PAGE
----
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APMAT, A Multi-Centre observational study of patients with microangiopathic thrombocytopenia

Tiao, J. and Baker, R. (2015) APMAT, A Multi-Centre observational study of patients with microangiopathic thrombocytopenia. In: Science on the Swan, 21 - 23 April 2015, Perth, Western Australia.

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Microangiopathic Thrombocytopenia (MAT) is a rare but often fatal collection of disorders. The disorder can be categorised by distinct disease states including thrombotic thrombocytopenia purpura (TTP) and atypical haemolytic uremic syndrome. Clinical presentations of MAT, however, often represent di_erent but related aetiologies from overlapping syndromes. TTP has an incidence rate of 2-15 cases per million people-years. When left untreated, it has a mortality rate of ~90%; with treatment the mortality rate remains relatively high (~20%). Moreover, TTP patients often su_er a high rate of recurrent relapses. Aetiologically, TTP is a result of insu_cient cleavage of high molecular weight von Willebrand Factor multimers due to abrogated ADAMTS13 activity. Current diagnosis lacks disease _delity and temporal resolution, making clinical management di_cult. There exists, therefore, a need for a faster and standardised clinical management for TTP. The APMAT project is a retrospective study instigated to _ll this information gap. The study aims to collect a total of 150 patient samples from various study centres in the Asia-Paci_c (AP) region, with WACTH Murdoch University acting as a repository, co-ordinating and R&D centre. Five key outcomes of APMAT will be: 1. Develop the APMAT research network protocol, 2. Formation of an AP medical advisory panel of APMAT experts for individual clinical advice, 3. Establish a clinical adjudication committee for independent classi_cation of MAT patients, 4. Standardise laboratory testing for ADAMTS13 and any other novel assays in the AP region, 5. Facilitate basic science and translational clinical research into MAT.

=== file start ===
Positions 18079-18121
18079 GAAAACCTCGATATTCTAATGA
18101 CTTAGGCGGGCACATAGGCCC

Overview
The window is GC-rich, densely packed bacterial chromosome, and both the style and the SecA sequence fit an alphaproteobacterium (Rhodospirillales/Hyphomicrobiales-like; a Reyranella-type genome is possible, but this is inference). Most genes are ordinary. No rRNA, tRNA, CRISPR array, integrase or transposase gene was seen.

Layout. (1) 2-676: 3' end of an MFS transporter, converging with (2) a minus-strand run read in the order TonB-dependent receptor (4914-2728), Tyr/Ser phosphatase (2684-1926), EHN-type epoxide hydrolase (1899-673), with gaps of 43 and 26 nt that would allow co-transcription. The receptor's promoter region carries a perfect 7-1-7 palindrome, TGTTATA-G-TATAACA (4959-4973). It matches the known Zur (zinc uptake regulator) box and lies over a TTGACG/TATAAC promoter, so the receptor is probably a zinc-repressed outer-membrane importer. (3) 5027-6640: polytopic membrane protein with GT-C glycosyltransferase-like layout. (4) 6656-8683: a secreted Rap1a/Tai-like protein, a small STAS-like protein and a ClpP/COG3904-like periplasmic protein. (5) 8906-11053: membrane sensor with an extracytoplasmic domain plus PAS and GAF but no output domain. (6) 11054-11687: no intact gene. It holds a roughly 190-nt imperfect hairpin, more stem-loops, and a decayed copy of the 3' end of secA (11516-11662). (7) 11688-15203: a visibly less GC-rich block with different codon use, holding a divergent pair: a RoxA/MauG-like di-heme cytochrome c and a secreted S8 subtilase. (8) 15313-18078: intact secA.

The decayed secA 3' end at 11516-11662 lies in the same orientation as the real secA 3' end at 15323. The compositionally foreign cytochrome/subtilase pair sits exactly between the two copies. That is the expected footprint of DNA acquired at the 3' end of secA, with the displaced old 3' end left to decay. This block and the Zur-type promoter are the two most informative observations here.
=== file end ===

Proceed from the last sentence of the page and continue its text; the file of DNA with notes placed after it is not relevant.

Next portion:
Item Type: Conference Item
Murdoch Affiliation(s): Institute for Immunology and Infectious Diseases
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